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1 minute ago, AlduousMcBurlington said:

I never said it was multi-threaded, nor was I under that impression. I simply said it was a good way to prevent event queues from being dropped in cases where you would have otherwise used llSleep().

To Innula: I'd tend to agree wholeheartedly, except in cases where you want to confine wait times to a single event or method without having to worry about saving the current data being used in a global variable (i.e. a loop). Also, timers can be hard on the simulator depending on the floated time, so this is a viable alternative for practical purposes. 

 

Depends on the use case, but I still think I'd work hard to avoid both extended llSleep calls and attempts to emulate them.  

All I can say is that whenever someone asks me to help fix a script and I find either a long llSleep or a loop involving while (TRUE), the problem is almost invariably to do with that.   I'm not saying that long sleeps or potentially infinite loops are automatically going to break a script, but they are so likely to break something that I'm scared of using them and will work hard to find a safer alternative.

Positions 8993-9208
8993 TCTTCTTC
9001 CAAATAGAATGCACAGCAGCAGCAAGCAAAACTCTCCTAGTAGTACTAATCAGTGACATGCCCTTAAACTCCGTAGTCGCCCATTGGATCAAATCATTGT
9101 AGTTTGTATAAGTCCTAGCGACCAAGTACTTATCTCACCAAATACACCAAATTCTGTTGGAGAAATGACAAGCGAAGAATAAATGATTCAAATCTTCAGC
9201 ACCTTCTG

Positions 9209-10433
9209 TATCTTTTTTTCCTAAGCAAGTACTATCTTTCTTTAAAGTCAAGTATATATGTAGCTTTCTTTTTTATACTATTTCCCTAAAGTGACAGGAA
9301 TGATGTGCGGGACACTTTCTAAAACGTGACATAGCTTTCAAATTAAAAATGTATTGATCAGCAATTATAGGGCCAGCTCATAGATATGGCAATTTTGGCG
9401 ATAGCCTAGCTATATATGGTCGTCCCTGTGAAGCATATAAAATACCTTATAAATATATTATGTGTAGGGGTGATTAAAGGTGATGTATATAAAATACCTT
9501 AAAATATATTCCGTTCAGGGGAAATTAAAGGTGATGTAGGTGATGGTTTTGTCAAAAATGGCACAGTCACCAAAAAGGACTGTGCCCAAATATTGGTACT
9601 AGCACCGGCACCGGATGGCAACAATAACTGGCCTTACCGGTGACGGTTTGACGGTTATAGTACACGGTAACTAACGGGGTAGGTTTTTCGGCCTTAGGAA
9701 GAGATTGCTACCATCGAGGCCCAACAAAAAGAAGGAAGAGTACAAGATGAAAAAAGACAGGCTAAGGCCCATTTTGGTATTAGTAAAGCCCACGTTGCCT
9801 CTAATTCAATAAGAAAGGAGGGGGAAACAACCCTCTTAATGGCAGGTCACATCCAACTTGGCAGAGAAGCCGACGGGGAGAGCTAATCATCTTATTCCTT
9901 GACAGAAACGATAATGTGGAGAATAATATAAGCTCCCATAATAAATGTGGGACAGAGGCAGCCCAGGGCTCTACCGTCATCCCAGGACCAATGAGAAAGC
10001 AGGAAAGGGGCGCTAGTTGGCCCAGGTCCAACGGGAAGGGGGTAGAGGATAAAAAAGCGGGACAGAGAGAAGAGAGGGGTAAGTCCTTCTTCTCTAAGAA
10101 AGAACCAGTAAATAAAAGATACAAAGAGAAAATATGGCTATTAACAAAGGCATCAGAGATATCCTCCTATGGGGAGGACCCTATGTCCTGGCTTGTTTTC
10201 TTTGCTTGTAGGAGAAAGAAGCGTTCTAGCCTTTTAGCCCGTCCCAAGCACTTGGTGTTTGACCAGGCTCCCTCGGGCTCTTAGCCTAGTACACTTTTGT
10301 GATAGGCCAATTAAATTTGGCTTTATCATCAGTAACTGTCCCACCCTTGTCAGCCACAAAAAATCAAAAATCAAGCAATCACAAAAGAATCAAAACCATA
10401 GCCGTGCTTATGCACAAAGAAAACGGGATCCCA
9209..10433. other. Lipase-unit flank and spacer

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17 minutes ago, Innula Zenovka said:

Depends on the use case, but I still think I'd work hard to avoid both extended llSleep calls and attempts to emulate them.  

All I can say is that whenever someone asks me to help fix a script and I find either a long llSleep or a loop involving while (TRUE), the problem is almost invariably to do with that.   I'm not saying that long sleeps or potentially infinite loops are automatically going to break a script, but they are so likely to break something that I'm scared of using them and will work hard to find a safer alternative.